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Southern Sudanese demand equal rights

The southern Sudan covers some 650 000km2, the area of Uganda and Kenya rolled into one, and makes up more than half of the country. Sharia law was imposed as the country’s national law in 1983 and precipitated the present armed conflict by the Sudanese People’s Liberation Army (SPLA) and other smaller groups.

Three themes continuously emerge during discussions with the articulate and determined people of southern Sudan. The first is that they are victims of a double apartheid: of race, because they are Africans not Arabs, and of religion, because they are infidels or “kafirs” to the Muslims. The second is that agreements that were made with the Khartoum government have not been kept. And the third is that South Africa is leaving them in the lurch by not showing solidarity and by not helping them to develop their human and other resources.

They want a unified Sudan, but are also grimly determined to fight for secession and for the creation of a new state if necessary. However, the Machakos Protocols — which guarantee self-determination, freedom of religion (no sharia law) in their region and in the capital city of Khartoum, security arrangements during a six-year transition period, an appropriate share of revenues from national resources — are regarded as an acceptable basis for being part of a greater Sudan.

The current negotiations for peace are also struggling to come to grips with broader African and international issues.

The negotiations revolve around:

  • Water resources and a call for a review of the 1929 Nile Agreement that governs the use and exploitation of the river by those countries who depend on it. Egypt, understandably, pursues its own interests, but Sudan, Uganda, Kenya and Ethiopia also have interests in the river.

  • Oil and most other unexploited natural resources including tourism, occur in southern Sudan. Malaysian investors, who also control Engen in South Africa, and the Chinese are exploiting the high quality oil located in relatively shallow wells.

  • Development literacy rate in southern Sudan is estimated to be below 10%. Although many in the region live self-sufficient, sustainable lives — as they have done for a millennium or more — by the standards of those who use laptops to measure development they fall into the category of the poorest.

  • The imposition of sharia law on the whole of Sudan and the human rights issues around this totalitarian intolerance of other values and religions.

  • Sudan’s historical support for terrorism. It was for some years home to Osama bin Laden.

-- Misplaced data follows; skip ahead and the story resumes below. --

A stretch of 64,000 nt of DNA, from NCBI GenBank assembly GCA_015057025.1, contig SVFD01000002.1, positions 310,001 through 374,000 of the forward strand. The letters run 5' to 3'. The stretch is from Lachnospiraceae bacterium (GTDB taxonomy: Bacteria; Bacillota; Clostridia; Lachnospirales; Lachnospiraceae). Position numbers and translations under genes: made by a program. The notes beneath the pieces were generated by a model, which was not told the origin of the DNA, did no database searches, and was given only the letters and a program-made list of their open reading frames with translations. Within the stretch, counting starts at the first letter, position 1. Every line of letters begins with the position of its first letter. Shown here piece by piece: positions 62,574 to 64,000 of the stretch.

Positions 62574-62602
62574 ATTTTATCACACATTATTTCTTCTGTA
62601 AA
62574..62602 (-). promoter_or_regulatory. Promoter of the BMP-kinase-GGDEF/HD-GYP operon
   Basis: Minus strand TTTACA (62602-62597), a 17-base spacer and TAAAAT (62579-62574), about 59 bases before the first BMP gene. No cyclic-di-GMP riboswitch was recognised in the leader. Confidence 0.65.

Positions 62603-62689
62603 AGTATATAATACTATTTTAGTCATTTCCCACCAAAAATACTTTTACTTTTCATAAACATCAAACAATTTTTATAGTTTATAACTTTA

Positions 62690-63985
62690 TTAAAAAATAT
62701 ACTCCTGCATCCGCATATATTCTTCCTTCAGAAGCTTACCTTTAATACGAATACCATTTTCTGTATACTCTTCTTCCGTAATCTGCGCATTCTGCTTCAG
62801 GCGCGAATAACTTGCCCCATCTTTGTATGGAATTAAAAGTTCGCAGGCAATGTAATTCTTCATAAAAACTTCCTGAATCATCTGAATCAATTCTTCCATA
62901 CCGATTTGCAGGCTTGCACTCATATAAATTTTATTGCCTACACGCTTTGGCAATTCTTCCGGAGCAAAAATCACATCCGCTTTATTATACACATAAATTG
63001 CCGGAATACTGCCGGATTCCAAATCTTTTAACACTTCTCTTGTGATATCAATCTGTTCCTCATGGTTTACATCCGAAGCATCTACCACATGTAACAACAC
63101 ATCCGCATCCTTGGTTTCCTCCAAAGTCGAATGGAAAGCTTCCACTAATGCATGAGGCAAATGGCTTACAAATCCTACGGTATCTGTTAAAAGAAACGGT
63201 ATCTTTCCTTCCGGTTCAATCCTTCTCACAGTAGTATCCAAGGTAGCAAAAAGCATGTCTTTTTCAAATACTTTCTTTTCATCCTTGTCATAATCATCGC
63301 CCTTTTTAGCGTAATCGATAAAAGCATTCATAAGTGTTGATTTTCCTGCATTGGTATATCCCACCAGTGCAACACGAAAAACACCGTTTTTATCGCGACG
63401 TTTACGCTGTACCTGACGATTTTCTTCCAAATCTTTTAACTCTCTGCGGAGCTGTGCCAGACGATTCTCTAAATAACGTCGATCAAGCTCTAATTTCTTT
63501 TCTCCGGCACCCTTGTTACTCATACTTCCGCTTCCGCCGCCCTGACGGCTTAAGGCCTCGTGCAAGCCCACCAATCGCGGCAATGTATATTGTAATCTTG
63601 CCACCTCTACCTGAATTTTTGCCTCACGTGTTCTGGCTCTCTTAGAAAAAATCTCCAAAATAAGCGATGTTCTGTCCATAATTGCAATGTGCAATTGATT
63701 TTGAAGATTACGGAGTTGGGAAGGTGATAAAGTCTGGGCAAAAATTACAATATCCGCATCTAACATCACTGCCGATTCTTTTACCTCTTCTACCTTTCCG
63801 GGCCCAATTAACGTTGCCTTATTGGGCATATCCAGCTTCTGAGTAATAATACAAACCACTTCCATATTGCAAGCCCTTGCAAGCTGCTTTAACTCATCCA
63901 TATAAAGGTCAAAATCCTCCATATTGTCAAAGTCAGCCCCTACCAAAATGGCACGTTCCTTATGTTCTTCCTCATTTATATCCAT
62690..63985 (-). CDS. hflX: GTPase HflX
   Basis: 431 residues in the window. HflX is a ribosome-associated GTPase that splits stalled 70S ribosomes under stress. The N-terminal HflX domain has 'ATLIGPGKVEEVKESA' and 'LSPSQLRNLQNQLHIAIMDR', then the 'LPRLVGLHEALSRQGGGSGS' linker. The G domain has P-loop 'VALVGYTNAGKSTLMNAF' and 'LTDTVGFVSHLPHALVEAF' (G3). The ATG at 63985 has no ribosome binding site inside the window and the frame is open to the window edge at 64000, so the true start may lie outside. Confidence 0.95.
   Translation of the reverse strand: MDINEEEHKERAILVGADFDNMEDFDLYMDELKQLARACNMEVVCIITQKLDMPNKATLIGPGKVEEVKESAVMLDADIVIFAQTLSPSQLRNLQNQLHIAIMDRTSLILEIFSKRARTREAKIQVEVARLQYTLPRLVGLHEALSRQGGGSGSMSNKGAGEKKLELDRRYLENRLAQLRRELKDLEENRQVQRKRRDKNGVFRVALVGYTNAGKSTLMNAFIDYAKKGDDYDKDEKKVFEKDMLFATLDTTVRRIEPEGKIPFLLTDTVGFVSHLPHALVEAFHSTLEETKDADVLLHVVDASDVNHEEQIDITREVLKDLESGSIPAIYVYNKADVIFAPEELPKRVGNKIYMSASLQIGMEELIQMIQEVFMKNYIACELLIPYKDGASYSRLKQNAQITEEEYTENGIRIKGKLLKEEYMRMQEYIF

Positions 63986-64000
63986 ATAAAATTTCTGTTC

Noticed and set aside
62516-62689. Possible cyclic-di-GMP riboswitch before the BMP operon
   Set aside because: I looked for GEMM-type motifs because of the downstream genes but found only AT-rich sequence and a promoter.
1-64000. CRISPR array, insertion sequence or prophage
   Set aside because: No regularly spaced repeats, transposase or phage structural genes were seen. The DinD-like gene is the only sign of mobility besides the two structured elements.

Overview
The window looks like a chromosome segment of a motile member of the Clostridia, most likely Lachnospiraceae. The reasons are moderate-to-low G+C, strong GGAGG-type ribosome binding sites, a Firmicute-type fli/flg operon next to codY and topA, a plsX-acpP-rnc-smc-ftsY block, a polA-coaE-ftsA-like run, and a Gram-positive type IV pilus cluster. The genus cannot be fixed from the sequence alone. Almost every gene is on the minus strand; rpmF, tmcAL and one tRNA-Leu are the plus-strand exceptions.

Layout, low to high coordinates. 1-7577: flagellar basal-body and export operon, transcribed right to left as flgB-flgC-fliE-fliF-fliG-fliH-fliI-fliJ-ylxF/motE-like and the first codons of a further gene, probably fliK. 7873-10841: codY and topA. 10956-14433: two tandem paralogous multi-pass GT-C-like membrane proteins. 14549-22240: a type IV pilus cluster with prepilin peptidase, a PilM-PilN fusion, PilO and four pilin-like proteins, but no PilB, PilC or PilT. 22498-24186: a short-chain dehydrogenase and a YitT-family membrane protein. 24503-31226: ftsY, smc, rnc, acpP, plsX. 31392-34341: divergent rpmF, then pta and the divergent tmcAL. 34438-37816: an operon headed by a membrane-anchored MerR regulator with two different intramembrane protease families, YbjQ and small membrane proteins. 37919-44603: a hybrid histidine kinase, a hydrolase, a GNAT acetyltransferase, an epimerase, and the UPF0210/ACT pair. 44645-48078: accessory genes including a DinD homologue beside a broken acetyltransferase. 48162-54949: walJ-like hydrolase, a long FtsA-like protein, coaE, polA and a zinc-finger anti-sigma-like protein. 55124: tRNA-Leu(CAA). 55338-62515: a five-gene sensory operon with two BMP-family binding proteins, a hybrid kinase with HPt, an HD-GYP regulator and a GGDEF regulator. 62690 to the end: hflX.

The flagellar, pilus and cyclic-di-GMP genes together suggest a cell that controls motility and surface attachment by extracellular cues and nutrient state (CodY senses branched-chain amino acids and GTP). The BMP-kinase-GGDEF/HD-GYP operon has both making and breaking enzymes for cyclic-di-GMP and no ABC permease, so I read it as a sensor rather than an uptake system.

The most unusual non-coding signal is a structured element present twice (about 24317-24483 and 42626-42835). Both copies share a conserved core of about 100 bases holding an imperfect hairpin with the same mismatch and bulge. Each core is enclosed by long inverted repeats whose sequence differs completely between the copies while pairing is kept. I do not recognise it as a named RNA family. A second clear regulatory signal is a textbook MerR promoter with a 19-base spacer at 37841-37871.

• The armed conflict between the mainly black Sudanese of the south, who are mostly Christian but also Muslim and animist, and the Arabised north that has produced a stalemate.

    The vicious war with its civilian atrocities and displacement of people, as well as the lack of development, has seen the southerners increasingly disillusioned and many are calling for secession and a “new Sudan”. The old Organisation of African Unity said colonial boundaries had to remain, but the African Union is not as firm on this. African Sudanese in the north, both Muslim and Christian, are also becoming increasingly restive.

    This conflict could seriously affect international relations between the Arab league and other Muslim countries and Africa and sub-Saharan Africa, in particular. It could increase tensions within the African Union. Egypt is one of the “big five” countries driving the New Partnership for Africa’s Development.

    The international community wants peace and democracy in one state of Sudan as first prize. Sudan’s neighbours, but also the United States, the United Kingdom, Italy, Norway and Canada, who are acting as international guarantors, want stability. They are observers at the peace talks that are presently going on. “Fink” Haysom, legal advisor to former president Nelson Mandela, is playing a key facilitation role.

    The latest news from the peace talks in Kenya, is cautiously optimistic. For Africa and the international community’s sake, one hopes that this optimism is well founded.

    Graham McIntosh is a Democratic Alliance MP. He visited southern Sudan as part of a multi-party delegation from the South African Parliament

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